"Shattered Memories" is a reimagining of the first "Silent Hill" game - you play as Harry Mason, an average Joe who loses his daughter Cheryl (and much of his memory) after a car crash. Harry emerges from the wreck into a snowbound town called Silent Hill, and predictable spookiness ensues. The game is periodically interrupted by your therapist, who runs through a series of psychological questionnaires and tests with you (these actually alter the game world...pretty clever).

To its credit, "Shattered Memories" excises the clunky combat the "Silent Hill" series has long been saddled with. Instead, during the adventure segments of the game, you're free to wander around the near-deserted town and solve its puzzles with no fear of actually dying. There's nothing more annoying than trying to find some key you missed and being chased by respawning monsters at the same time.

That doesn't mean you can't die, though. At certain parts of the game, you're forced into an adrenaline-charged "nightmare sequence." The world turns into an icy hell, you are chased by a horde of creepy baddies that you can't fight, and you generally run for your life.

The Wii-specific elements in "Shattered Memories" are especially cool. The flashlight is controlled by pointing the Wii Remote at the screen. Zooming in on the environment with it often prompts pithy comments from Harry and helps you solve puzzles. The in-game cell phone outputs to the Remote's speaker; the low quality of the controller's speaker actually enhances the static-filled, creepy voicemails you receive. Finally, you can use motion controls to solve puzzles and evade enemies.

Unfortunately, the Wii's limitations affect the experience just as much as the Wii's strengths. Even discounting the underwhelming graphics (which are so simple that "Shattered Memories" was ported to PS2/PSP), the non-HD output really makes reading the in-game text a chore - especially problematic if the text you're looking at is the solution to a puzzle. And if you don't like adventure games (read: occasionally getting stuck until you figure out how to proceed), you might get frustrated by a tough puzzle or a hard-to-navigate maze.

Still, there's a real shortage of mature, story-oriented games on the Wii. "Shattered Memories" provides a lot of great adventuring, with better-than-ordinary replay value (a different psych profile yields some different puzzles and events). It's well worth a try if you like cerebral survival horror.

Rating: 78/100

Sunday, March 07, 2010

Food: A Frenzy of Florida Fast Food

The trend towards multinational fast-food franchises has sucked away a lot of the character that American fast food used to have. It's just boring when there's a KFC or Burger King on every street corner instead of a local mom-and-pop dive. If you're in the fast food doldrums, here are a few regional Florida selections I've visited in the past few months; they're worth a look if you're in the area.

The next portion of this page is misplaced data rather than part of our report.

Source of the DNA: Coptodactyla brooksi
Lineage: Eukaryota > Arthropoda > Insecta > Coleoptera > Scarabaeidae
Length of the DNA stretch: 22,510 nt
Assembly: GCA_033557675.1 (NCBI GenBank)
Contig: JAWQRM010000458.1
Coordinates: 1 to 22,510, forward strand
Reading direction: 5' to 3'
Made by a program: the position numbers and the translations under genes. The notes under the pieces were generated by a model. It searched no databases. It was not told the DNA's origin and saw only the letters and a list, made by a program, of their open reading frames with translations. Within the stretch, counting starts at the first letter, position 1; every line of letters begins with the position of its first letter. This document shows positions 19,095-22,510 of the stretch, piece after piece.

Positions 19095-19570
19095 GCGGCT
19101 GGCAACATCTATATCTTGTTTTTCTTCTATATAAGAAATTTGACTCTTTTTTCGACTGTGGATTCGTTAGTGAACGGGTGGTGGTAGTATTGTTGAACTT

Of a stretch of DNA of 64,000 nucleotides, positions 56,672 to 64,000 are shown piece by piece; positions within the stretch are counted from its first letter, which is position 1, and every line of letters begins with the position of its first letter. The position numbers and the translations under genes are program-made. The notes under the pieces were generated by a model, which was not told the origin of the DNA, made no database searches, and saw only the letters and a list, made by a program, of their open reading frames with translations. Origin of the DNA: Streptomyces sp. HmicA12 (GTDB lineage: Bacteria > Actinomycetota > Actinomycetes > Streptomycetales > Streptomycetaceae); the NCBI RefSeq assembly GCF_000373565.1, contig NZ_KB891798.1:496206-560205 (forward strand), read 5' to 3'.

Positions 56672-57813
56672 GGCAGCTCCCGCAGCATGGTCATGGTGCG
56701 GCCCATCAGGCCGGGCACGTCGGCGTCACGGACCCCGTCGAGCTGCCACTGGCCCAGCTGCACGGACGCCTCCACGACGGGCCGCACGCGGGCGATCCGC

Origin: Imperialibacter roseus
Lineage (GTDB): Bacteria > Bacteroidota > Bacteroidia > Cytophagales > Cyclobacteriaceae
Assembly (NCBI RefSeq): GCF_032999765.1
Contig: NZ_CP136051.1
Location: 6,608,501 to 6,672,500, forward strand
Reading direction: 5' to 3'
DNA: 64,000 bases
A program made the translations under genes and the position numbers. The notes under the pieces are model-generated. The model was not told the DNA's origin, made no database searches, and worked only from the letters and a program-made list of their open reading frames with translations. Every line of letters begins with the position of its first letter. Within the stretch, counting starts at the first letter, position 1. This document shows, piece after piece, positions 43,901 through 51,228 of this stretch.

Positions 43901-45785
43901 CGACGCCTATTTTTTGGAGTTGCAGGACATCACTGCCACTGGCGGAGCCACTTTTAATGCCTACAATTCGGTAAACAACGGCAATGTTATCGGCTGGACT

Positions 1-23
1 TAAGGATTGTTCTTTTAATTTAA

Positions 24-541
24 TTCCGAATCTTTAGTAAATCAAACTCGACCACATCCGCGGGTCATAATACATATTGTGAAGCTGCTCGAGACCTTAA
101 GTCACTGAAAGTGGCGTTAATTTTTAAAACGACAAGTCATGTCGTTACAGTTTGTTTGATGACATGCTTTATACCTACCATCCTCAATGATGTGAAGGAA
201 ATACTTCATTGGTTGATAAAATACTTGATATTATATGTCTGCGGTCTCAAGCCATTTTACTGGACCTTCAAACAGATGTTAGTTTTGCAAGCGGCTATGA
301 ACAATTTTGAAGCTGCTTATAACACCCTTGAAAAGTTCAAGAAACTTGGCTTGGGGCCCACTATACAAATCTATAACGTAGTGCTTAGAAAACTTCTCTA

Da-Kine Hawaiian Cafe, Tampa

Starting out your own fast food shack is tough. Starting out on Tampa's Dale Mabry Highway, in a crowded stretch of strip malls a few miles out from MacDill AFB, is darn near suicidal. But that's where Da-Kine Cafe is located, and they're out to make the best of it.

Da-kine serves fairly authentic Hawaiian fast food. The signature item, and the best thing on the menu, is the loco moco, a better-than-it-sounds combo of rice, hamburger patties, fried eggs, and brown gravy:



For around $7, you get a loco moco plate, a huge scoop of macaroni salad, and a full stomach. The other menu selections aren't as good, unfortunately, but sometimes you just need one good dish...

2/4 stars

Orange Tree Hot Dogs, Jacksonville (and now Gainesville)


The problem with basing a fast food joint on hot dogs, as Orange Tree has, is that literally everyone sells hot dpgs. Without some intense branding and advertising, it's hard to separate a good dog from the lukewarm greasetubes inhabiting your local convenience store.

Orange Tree attempts to set itself apart by giving you some interesting toppings - in addition to the traditional chili dog, they also offer a tangy red onion sauce and cole slaw for your frankfurters. I thought the cole slaw dog was decent (the slaw tasted a lot like Chick-Fil-A's, actually, and they give you a ton of it), though I wish they grilled the dogs to order instead of picking them out of a warming tray. If wishes were horses...

1/4 stars

Bud's Chicken & Seafood, South Florida



Can you be a popular fast food joint without offering anything that's actually tasty? The answer is yes, at least in the case of south Florida's favorite fast food fry-up emporium, Bud's Chicken & Seafood.